That said, I still feel my point stands – are policies governing the utilization of the 12 (still working out of 17) SFPD robots the top priority for either SFPD or BOS?

        It seems absurd and I agree with the virtue-signaling comment posted above.

  20. London Greed in 2020: “As a Black woman, I’m personally offended by what happened to George Floyd, and will do all in my power to hold our own police force accountable. 🤔

    London Greed in 2022: “Now that I’ve turned Union Square into a garrison (https://www.sfchronicle.com/opinion/openforum/article/Nothing-says-holiday-cheer-like-San-Francisco-s-16707991.php ), installed a crooked DA, and cut off ease-of-access to COVID safety 😷💉 in the midst of a still-ongoing pandemic, how can I take one step further towards libertarian dystopia? Hmm? Prototype ED-209s, you say? I’ll sign for it!” 🤖🚔

  21. We can only hope these robots will enforce the law in a fair and balanced way, something the SFPD seems incapable of doing on both fronts.

  22. Fine. Fire the cops and train work-at-home citizens to man the robots then. No reason to employ ‘roid heads and arm them with weapons if they are not up to do the job.

  23. The power to use force via robot should not be assigned to all police officers, who can and do hide behind qualified immunity while taking actions not acceptable to the public they serve. That should be a decision assigned to the police chief or someone acting in that capacity and no one else. The police chief can be held accountable by the board without having to break through qualified immunity.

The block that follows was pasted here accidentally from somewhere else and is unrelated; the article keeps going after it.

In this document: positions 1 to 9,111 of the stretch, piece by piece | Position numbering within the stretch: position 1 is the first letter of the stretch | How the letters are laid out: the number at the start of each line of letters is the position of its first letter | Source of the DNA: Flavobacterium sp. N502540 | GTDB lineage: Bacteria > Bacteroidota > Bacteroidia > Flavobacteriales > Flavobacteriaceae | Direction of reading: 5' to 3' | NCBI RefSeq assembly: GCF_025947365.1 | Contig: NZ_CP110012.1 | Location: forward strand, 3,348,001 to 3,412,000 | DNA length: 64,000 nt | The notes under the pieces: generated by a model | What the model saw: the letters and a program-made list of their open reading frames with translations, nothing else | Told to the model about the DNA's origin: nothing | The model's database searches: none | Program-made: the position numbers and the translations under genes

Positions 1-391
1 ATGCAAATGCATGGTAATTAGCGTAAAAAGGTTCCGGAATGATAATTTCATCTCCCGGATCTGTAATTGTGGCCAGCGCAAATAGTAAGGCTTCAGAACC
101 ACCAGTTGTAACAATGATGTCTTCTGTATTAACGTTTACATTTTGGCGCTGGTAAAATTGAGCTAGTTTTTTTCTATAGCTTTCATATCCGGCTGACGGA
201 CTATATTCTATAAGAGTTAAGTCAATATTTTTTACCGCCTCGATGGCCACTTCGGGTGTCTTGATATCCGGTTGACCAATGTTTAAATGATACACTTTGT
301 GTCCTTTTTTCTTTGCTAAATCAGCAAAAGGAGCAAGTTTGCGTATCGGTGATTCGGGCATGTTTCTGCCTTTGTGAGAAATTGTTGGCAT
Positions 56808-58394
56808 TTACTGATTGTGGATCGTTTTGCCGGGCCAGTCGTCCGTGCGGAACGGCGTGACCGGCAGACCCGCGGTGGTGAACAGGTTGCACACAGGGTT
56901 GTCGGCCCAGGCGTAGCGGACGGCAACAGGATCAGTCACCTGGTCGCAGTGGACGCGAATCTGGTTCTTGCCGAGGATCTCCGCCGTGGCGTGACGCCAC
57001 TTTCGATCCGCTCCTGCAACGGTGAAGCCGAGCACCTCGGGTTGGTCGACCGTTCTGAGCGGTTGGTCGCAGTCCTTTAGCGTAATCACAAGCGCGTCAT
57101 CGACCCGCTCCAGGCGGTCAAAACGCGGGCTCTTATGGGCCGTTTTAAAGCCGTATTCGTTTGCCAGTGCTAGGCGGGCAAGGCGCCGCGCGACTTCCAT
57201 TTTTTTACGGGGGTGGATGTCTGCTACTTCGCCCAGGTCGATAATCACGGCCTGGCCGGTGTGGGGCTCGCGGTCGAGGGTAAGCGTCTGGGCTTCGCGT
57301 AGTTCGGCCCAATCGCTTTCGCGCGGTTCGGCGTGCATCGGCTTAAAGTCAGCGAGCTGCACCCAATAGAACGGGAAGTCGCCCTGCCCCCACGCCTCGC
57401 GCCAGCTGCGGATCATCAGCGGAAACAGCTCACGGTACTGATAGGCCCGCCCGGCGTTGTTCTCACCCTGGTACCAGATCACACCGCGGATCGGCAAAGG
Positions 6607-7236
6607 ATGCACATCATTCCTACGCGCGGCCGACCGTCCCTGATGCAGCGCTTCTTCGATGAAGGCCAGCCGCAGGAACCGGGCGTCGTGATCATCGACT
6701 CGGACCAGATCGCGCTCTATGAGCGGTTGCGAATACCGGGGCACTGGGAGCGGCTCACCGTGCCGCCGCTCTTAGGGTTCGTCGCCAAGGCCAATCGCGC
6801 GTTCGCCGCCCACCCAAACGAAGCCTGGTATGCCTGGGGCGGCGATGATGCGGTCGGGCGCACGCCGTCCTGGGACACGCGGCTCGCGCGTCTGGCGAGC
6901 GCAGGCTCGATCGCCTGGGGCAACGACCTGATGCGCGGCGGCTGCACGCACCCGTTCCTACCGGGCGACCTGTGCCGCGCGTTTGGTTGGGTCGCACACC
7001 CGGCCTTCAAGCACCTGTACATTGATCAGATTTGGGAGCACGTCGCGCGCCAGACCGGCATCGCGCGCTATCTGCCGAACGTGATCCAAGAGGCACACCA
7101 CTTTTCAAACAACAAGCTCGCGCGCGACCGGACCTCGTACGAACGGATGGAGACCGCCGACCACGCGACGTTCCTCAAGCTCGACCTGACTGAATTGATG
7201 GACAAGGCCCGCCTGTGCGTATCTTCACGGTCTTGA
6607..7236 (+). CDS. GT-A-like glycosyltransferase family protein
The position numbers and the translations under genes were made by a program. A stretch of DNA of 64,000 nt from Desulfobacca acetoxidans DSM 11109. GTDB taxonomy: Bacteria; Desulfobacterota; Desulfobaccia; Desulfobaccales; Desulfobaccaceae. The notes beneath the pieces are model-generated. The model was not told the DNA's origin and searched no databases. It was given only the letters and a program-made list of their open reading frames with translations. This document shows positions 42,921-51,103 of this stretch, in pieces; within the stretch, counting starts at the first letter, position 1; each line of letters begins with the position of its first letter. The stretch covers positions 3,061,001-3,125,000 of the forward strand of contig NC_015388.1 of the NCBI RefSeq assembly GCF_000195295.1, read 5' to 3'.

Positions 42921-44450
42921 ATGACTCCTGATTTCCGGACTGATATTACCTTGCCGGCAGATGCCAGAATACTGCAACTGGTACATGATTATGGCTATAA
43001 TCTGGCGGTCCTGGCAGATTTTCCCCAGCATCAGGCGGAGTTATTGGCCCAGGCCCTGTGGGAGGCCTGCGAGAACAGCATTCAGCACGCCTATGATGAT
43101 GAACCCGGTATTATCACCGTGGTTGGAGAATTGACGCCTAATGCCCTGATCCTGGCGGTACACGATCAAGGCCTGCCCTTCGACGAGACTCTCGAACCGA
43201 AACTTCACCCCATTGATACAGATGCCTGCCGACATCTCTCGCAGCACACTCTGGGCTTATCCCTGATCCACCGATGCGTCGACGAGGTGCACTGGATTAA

24. I feel that SFPD needs all the help it can get in order to help save lives. Both the publics and theirs. Times have changed. Why should a criminals life be more important than a cops?

  25. Killer robots! Just one more thing to be worried about. There has to be strict usage policies, and specially trained operators, I’d go so far as to say teams of operators, in case one operator has some kind of mental breakdown.

  26. Dear San Francisco,

    Please do NOT approve this part of the draft.

    Former resident concerned for your citizens

  27. “. . . human resources management system cannot track different types of work done by officers, so “there is no compelling reason to track in the suggested manner.” ”


    Ohhh, MAN! What a massive hair ball – so many probable underlying things to unpack, but let me start with just one question for now.

    How does a system’s inability to track different types of work (done by officers) determine that there’s no need to track that work?

    Just off the top of my head with a sledgehammer nod to a key word, d’ya *THINK* better programming could help?

    Poor reasoning deposited into complete sentences doesn’t improve the reasoning.

    1. Absolutely. “We don’t want to follow the law because it would be annoying to rewrite our processes.”

      That’s not an excuse anyone should accept.

  28. I’d like to know, perhaps ahead of the vote, how various supervisors line-up on lethal robots.

    It’s hard for me to believe the ACLU is right when it claims a robot gives the cops less situational awareness, I would think the ability to have a a remote camera in an otherwise barricaded room would let the cops slow down and breathe and get things right before they start blazing

    But I would have asked SFPD for a list of incidents in the past ten years in which a lethal robot would have been better than the response that was provided and the particulars of events they anticipate where a lethal robot would be better than sending in surveillance robots and drones followed at sometime by cops

    I can see why lethal robots could be helpful, but they should have to provide strong evidence of that